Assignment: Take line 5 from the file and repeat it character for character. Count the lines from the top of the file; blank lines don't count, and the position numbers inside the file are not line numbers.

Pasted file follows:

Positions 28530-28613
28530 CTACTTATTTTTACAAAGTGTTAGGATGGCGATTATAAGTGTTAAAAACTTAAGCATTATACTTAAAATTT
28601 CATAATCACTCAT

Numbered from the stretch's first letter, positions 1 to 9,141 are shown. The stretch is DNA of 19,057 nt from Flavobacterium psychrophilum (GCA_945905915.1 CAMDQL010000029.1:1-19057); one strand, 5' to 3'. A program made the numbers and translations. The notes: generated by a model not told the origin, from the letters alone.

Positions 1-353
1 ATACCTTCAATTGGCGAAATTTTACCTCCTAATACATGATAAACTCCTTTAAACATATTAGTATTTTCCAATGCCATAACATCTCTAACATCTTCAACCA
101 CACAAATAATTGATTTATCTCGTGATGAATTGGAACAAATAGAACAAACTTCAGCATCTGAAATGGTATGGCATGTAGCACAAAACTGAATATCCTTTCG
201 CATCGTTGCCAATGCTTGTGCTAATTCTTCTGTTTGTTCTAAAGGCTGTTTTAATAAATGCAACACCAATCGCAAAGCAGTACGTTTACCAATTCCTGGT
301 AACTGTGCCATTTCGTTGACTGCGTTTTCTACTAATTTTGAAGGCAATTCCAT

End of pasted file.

Positions 1-353